Let’s now bring our knowledge of the bacon factor to bear on the Brooklyn bacon cook-off.
Attendees tasted all the dishes in the same order: 1 through 22. But we know that the bacon factor has the property that the first bite is the best, and the utility of each subsequent bite drops off after that, eventually becoming negative. This gives a clear advantage to Dish 1, which is able to “get credit” for the best of the bacon factor. By the time the attendees get to Dish 22, they are sick of bacon, and the factor is likely paying negative returns at this point. Even a fantastic bacon dish isn’t going to taste all that great if it is Dish 22.
Ideally, the attendees themselves would account for diminishing utility in their votes, but this is not something humans can do easily… that first bite of bacon is just so good! Thus, the best solution is to neutralize the bacon factor from the beginning, so that dishes were only being rewarded for performance above and beyond the bacon factor.
The easiest way to do this is probably to have each attendee try the dishes in random order. That way, any individual attendee will still prefer the first dish over the last, but at least this bias is spread randomly across many dishes. This still opens up the possibility of one dish getting randomly selected as the first dish more than others, so we may want to explicitly give each attendee their own preset ordering that we’ve determined so that we can assure equality amongst dishes. Another, more humorous way, would be to have attendees eat a plate of “control bacon” before the contest started, so that the bacon factor would already be largely neutralized by the time they started on the first dish. This solution would still face the problem of diminishing marginal utility, but at least it would mitigate Dish 1 stealing the credit for those uniquely sublime first few bites of bacon.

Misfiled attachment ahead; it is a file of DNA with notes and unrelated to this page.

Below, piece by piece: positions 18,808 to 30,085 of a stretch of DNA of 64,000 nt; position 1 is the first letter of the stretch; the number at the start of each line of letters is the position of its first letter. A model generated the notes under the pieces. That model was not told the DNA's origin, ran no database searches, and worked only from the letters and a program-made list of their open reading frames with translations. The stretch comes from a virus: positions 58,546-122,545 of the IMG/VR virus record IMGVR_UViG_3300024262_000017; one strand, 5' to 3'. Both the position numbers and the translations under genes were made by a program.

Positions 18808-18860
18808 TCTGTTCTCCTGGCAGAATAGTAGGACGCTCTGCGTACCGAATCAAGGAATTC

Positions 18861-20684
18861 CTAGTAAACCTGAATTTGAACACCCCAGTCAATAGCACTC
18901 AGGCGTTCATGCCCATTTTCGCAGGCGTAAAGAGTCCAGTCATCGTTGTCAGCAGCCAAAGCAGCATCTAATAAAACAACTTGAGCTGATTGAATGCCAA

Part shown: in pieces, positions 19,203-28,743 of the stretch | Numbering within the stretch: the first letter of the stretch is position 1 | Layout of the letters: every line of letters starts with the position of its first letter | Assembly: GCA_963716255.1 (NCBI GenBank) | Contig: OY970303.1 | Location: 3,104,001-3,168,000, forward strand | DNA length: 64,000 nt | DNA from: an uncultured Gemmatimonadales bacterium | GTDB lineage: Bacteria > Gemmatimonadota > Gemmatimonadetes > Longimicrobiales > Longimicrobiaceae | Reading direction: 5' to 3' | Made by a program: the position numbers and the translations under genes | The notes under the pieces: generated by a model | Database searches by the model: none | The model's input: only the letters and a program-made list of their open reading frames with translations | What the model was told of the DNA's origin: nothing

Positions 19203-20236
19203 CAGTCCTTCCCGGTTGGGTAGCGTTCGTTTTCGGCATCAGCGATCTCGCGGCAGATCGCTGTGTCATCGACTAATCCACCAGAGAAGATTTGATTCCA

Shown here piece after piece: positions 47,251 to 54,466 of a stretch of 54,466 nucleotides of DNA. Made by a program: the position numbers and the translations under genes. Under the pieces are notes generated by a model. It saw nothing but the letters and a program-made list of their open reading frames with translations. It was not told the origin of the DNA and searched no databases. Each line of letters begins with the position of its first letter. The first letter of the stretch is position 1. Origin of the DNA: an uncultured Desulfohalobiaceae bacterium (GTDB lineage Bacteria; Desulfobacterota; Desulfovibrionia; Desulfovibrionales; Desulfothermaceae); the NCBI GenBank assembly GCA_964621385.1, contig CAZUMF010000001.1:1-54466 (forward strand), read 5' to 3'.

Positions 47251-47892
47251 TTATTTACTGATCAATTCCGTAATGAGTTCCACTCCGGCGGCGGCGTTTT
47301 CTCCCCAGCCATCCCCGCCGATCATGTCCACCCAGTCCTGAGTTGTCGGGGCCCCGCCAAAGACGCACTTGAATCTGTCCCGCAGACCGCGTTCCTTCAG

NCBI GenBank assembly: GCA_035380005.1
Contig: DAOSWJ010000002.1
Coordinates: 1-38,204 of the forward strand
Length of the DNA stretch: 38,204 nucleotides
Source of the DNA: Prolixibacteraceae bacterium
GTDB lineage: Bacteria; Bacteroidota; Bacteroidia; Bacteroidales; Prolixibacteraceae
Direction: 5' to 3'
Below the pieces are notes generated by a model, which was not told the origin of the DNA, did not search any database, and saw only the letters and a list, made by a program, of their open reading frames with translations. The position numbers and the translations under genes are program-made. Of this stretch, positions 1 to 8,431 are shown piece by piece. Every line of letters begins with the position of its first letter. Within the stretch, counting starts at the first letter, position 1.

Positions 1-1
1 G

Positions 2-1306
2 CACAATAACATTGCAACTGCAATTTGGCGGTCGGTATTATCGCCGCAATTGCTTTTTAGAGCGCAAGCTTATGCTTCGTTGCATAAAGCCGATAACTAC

The lesson here is that when comparing various items, you want to evaluate them on an even playing field: on an apples-to-apples, or bacon-to-bacon basis. For investors, this means that investments should be evaluated for performance in excess of well-known factors. The first step in any evaluation of managers or funds should be to strip out, or neutralize, all known factor exposure, and evaluate what’s called the “residual.”
This is especially important if factor performance has been strong. For example the U.S. equity market was up 31.5% in 2019.4 That’s about as tasty as the first bite of bacon, and it’s important to make sure that investments that had passively long equity exposure don’t get undue credit for upswing, in the same way we don’t want the first bacon dish to get credit for the tastiness of the first bite of bacon. If care isn’t taken to neutralize factor exposure in performance evaluation, incorrect comparisons can occur, and incorrect decisions are at risk of being made.
Somewhere in Brooklyn, there is a chef with an undeserved bacon cook-off trophy on their shelf. And somewhere else in Brooklyn, there is a crestfallen chef wondering why their Dish 22 didn’t get any votes. All because the organizers didn’t think in terms of the bacon factor.
1 Fama, E. F.; French, K. R. (1993). "Common risk factors in the returns on stocks and bonds". Journal of Financial Economics. 33: 3–56.
2 Jegadeesh, Narasimham, and Sheridan Titman (1993). “Returns to buying winners and selling losers: Implications for stock market efficiency”. Journal of Finance. 48, 65–91.
3 For additional reading on this topic, check out the blog post “Risk Without Return.” It discusses how to determine which risks in your portfolio you are getting paid to take and which you are taking without any compensation.
4 Source: Venn. The U.S. equity market is proxied by the S&P 500 Index.